Let the headline evoke some emotion! A lot of content is for business growth, and so marketers may see it as a form of “logic to sell”. But nothing sells logic like emotion. So make sure the headline of the article roundly and soundly emphasizes a deeply felt emotion. If you want to write about a tool that your company has created that can help small businesses, you don’t talk of the merits of the tool, you talk of the change it can make to the business owner’s life. In a survey I read about recently, people were exposed to headlines of content like “Get 500,000 people to visit your site in just one and a half days!”. Did they get awed by the number 500,000? No they got all fired up by the “ease of life” that was hinted at in the “one and a half days”.
Don’t sound like a tabloid – or a PhD thesis! A final point about content that is satisfying to the reader … neither style at the extremes of the continuum is comfortable to a reader. The frippery tabloid style of writing is as hard on the reader as the ponderous thesis style of writing. Tabloid writers often feel compelled to “make a piece juicy” and the lumbering effort behind the seeming frivolousness shows itself up to the reader. Similarly, writing too much detail like in a dissertation is very hard on target audiences, who (as we have heard), simply can’t cope with too much sideways travel along a topic.
3 ways to write content that looks and feels very polished!
Give the who, what, when, where, why and how! No piece of content is truly perfect without the five “Ws” and one “H” type of information. Human thirst needs to be given the Who, What, When, Where, Why and How, whatever else is given. So like all good journalists do, start your piece with these six mandatories sequenced in. Journalists also believe that if this order of information is maintained (i.e. if the Who, What, When, Where, Why and How are ideally be presented in that same order), readers find it even more satisfying, perhaps because they have a need for the Who before the Why, and the What before the Where.
Watch the article’s structure! You can bet that very few writers worry about an article’s structure. Most professional articles, from great writers, have some structure that speaks of thinking clarity. There is some method to the layout and logical stream, and a question the article provokes you to begin thinking about also gets answered in a well-rounded way by the time you’ve finished the article. You feel like you’ve done a circle instead of being led up a path with no beginning and no end and you’re all lost in the woods.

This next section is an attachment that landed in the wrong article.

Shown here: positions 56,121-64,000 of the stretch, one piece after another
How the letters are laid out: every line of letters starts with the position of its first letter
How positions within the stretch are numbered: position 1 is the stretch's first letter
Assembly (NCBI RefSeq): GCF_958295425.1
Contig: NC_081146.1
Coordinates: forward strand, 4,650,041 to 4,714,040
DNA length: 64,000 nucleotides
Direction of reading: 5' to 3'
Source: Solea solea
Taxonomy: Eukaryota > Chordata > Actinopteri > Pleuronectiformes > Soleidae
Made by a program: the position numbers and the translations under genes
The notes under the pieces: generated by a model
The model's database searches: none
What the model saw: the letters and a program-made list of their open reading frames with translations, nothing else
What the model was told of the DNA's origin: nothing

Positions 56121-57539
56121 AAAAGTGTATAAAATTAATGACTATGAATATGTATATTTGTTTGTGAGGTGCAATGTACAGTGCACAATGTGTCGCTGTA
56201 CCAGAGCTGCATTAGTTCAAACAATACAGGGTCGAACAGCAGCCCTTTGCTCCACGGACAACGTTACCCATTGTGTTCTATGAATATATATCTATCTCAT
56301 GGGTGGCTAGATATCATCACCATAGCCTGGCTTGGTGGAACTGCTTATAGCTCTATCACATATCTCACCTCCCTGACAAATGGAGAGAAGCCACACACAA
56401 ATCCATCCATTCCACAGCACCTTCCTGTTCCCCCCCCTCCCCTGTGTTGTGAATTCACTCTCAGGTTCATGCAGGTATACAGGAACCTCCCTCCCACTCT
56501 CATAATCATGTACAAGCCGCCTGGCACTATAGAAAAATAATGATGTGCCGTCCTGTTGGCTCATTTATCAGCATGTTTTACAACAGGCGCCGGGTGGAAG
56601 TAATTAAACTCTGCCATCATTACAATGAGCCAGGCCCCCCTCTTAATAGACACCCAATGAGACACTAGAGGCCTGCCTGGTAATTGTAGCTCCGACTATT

Garnish with some influencer validations! It always adds authority to know that other people – especially important other people – validate the arguments in the article. So seeing quotations of influencer names that matter, matters more than the quotation itself! It’s not exactly what is said by the biggies that makes you feel good to read about it, it’s the person who said that who makes you feel good to be in that company!
3 ways to differentiate your writing for customers versus writing for influencers!
Experts advocate having two clear sets of informational content created separately: one set is clearly “written up” and aimed at peers and other bloggers and influencers in lingo that satisfies their credentials and expectations of value; while the other set of content is “written down” to target audiences, who may need less theory and more commonsensical, do-able lists of actions.
There are three points to keep in mind when executing your content separately for both groups:
The “content” part of the content has to be different. For influencers, include a lot of expert quotes, facts, statistics, debates, trends, research findings, cutting edge predictions etc. They need something in your piece that surprises them because all of them may have done intensive reading themselves. For customers, include lots of bulleted lists, names and details of tools, process details, cheat sheet style delivery, links to other sources of explanation …
The “language and vocabulary” of the content has to be different. For influencers, you need to “up your style”. You need to sound like “one of them” rather than like a Domain Authority 20 site writing to a Domain Authority 78 site! For customer-content, the process is in the reverse. Write down to the lowest denominator of audience, so that the language and vocabulary is not daunting, the reading is easy, the instructions are clear and crisp, and there’s a lot of “hand-holding”.
The “tone-of-voice” of the brand content has to be nuanced. This is a bit of a tough one to master. If you are a solopreneur, you need to wear two hats and wear the boss’s tone-and-style versus the informal tone-and-style in tandem. If you practice at it a lot, and do an equal number of pieces for both audiences, you will get into a tone-and-style eventually that can shift up and down a continuum.
So what are your thoughts on this topic? Do share!
This post is incomplete without your input. The community of content-marketer solopreneurs would feel galvanized to hear from you … so do share your thoughts on this topic with us, in the comments field below this post.
Other articles in our series “Content Writing Expertise”:
- How To Create Truly Original Content – And Not Be A Copycat!
- Writing content for customers versus writing for influencer outreach!